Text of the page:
‘I drifted into a summer-nap under the hot shade of July, serenaded by a cicada lullaby, to drowsy-warm dreams of distant thunder.’ ~Terri Guillemets

‘One of the most delightful things about a garden is the anticipation it provides.’ ~W.E. Johns, The Passing Show

(Gaillardia)

***In addition to the farm and garden, I’m an author. I write historical, time travel, and paranormal romance. Also young adult. Plus nonfiction about gardening and country life. For more on my books, visit my Amazon Author Page: https://www.amazon.com/default/e/B002BLLAJ6/

April in the Shenandoah Valley of Virginia


(In front of our farm-house)

You are likely to find me out in the garden, because the garden is where life is. Everything is green, growing, flowering, or with the promise of blooms and fruit to come.  The garden is a vibrant place, and yet, deeply peaceful, too, and ever-changing. No two days in the garden are the same.  Each day holds new discoveries. Spring is a giddy time, with so much to do at once.

Many things grow in the garden that were never sown there. ~Thomas Fuller 1732 (This is very true)

While much of the country is still buried under winter, those of us fortunate enough to dwell in the Shenandoah Valley, or ‘The Shire’ as I call it,  are blessed with spring loveliness. Not that the weather doesn’t waffle here, because it has and does, dipping back into frigid temps after luring everything into bloom. But most plants are hardy enough to withstand this whimsy. We are well accustomed to the annual dance. I cover my gullible lilies and pray for the blossoming trees.

A new project has opened up in my gardening world with the redoing of our farm pond–digging out years of accumulating silt–and the expansion of the surrounding fence.  This gives us much more room to grow our dreams, safe from munching cows, and a lot of tree planting has ensued. Yesterday, daughter Elise and I planted thirty additional trees and bushes on the pond banks, after a long planting session this past Saturday with the enthusiastic help of my three oldest grandsons. While we labored, we were surrounded by birdsong from meadowlarks, red-winged black birds, the song sparrow, killdeer, cardinals… It’s hard work, but the pond will be glorious. Our aim is to plant for the birds, water fowl, fish, pollinators, and people. I’m envisioning magic.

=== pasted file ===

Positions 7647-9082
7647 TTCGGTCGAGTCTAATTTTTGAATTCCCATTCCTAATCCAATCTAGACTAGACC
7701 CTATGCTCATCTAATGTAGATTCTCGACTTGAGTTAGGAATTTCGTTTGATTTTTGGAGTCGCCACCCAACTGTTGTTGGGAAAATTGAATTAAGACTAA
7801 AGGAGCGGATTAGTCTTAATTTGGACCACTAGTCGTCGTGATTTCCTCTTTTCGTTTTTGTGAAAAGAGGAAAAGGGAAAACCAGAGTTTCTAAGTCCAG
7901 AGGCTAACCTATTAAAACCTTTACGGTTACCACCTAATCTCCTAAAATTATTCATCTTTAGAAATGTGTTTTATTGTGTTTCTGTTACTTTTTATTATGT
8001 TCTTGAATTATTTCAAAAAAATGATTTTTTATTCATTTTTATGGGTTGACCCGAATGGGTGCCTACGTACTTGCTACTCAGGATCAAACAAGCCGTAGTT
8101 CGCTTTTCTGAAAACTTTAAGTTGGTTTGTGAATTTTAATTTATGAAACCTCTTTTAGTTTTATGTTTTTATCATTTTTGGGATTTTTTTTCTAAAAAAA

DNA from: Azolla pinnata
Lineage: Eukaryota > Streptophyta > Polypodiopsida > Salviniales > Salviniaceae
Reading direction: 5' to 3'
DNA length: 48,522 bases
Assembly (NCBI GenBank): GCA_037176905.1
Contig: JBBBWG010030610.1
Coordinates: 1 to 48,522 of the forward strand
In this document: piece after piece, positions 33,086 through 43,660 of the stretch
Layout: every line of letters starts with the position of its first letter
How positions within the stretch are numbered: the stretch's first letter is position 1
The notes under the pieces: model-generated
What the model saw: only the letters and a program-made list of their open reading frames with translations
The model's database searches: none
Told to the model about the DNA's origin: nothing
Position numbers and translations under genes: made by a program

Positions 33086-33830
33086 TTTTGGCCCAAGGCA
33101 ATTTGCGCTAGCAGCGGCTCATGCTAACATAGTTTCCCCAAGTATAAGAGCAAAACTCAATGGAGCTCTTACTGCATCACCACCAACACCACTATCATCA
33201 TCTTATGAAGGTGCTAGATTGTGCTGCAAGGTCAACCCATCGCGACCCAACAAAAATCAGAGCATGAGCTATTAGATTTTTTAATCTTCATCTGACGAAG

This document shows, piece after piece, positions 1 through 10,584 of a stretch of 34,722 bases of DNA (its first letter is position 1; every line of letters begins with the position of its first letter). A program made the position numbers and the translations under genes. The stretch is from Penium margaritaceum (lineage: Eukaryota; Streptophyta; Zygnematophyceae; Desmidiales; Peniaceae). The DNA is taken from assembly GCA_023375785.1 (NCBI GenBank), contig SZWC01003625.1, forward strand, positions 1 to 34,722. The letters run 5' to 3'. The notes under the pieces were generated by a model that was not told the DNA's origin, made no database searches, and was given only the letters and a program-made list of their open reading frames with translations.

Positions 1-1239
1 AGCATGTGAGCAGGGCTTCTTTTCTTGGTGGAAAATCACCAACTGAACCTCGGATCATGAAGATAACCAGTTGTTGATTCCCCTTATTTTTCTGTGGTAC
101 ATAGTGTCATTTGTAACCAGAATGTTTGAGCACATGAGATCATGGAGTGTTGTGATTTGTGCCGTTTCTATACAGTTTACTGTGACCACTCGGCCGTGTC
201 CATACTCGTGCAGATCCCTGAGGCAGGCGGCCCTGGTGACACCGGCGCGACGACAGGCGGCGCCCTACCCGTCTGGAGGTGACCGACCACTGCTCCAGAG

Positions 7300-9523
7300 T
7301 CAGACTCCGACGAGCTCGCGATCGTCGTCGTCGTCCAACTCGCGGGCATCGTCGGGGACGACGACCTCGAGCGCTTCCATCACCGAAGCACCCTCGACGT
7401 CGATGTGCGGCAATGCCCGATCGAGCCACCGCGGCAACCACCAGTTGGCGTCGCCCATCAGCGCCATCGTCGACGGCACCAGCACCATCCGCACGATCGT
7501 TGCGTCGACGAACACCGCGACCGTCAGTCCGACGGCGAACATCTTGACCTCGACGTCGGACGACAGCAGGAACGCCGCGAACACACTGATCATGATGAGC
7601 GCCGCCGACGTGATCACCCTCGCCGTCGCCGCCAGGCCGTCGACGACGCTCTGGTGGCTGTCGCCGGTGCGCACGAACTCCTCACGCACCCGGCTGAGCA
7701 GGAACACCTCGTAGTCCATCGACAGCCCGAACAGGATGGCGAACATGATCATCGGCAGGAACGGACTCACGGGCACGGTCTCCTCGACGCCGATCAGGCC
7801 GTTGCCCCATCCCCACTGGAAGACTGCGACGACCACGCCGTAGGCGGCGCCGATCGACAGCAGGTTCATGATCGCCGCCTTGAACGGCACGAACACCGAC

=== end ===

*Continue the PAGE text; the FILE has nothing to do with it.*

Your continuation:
(One end of our Pond)

(Elise, Me, and my three grandsons after a long tree planting day)

As for my writing, admittedly it has sagged as planting and gardening take priority, but I have a new story idea buzzing around in my head. Outside time gives me the opportunity to ponder my emerging plot. How can I not be inspired while enveloped in all this spring beauty?

(Virginia Bluebells in front of our house)

“Science has never drummed up quite as effective a tranquilizing agent as a sunny spring day.” ~W. Earl Hall

“April is a promise that May is bound to keep.” ~Hal Borland

“The naked earth is warm with Spring,
And with green grass and bursting trees
Leans to the sun’s kiss glorying,
And quivers in the sunny breeze.”
~Julian Grenfell

“In the spring I have counted one hundred and thirty-six different kinds of weather inside of four and twenty hours.” ~Mark Twain

The sun was warm but the wind was chill.
You know how it is with an April day.
~Robert Frost

Spring has returned. The Earth is like a child that knows poems. ~Rainer Maria Rilke

“It’s spring fever. That is what the name of it is. And when you’ve got it, you want — oh, you don’t quite know what it is you do want, but it just fairly makes your heart ache, you want it so!” ~Mark Twain

***Images by daughter Elise Trissel

Chronicling Spring in the Shenandoah Valley of Virginia